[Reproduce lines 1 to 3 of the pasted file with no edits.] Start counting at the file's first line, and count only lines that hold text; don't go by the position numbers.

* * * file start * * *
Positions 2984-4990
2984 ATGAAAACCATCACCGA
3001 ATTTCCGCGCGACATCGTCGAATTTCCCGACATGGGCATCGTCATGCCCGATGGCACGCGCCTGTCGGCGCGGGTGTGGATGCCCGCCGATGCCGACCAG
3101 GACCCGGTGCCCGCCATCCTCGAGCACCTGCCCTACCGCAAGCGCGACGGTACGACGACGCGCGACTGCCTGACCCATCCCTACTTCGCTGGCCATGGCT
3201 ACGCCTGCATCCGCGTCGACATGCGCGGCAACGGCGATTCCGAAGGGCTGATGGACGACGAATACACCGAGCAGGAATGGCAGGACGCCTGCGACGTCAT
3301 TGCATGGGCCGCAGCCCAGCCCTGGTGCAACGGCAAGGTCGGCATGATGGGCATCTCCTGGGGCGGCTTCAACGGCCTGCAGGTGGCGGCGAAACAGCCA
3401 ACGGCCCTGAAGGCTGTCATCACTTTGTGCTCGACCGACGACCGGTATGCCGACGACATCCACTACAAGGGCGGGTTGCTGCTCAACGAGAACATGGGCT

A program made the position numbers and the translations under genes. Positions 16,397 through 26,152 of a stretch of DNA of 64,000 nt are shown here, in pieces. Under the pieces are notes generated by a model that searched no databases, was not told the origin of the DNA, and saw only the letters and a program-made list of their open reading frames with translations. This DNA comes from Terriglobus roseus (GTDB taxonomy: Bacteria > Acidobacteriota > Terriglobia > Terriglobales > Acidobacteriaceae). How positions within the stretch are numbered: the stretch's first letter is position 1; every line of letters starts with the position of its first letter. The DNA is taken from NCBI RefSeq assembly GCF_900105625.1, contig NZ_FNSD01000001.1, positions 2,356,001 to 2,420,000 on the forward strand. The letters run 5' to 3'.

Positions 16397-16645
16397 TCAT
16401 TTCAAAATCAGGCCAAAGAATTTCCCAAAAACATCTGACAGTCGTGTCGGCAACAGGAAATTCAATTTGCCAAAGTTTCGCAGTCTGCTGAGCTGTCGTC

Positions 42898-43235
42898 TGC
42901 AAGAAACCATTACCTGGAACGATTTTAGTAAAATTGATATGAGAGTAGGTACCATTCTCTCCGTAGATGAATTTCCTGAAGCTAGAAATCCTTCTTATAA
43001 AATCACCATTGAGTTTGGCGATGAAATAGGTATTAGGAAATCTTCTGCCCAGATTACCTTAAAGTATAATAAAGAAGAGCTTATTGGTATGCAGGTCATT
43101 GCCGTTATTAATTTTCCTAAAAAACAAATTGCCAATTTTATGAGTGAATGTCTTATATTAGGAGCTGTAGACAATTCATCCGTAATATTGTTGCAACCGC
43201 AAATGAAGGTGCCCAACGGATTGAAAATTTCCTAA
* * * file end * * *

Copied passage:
Positions 2984-4990
2984 ATGAAAACCATCACCGA
3001 ATTTCCGCGCGACATCGTCGAATTTCCCGACATGGGCATCGTCATGCCCGATGGCACGCGCCTGTCGGCGCGGGTGTGGATGCCCGCCGATGCCGACCAG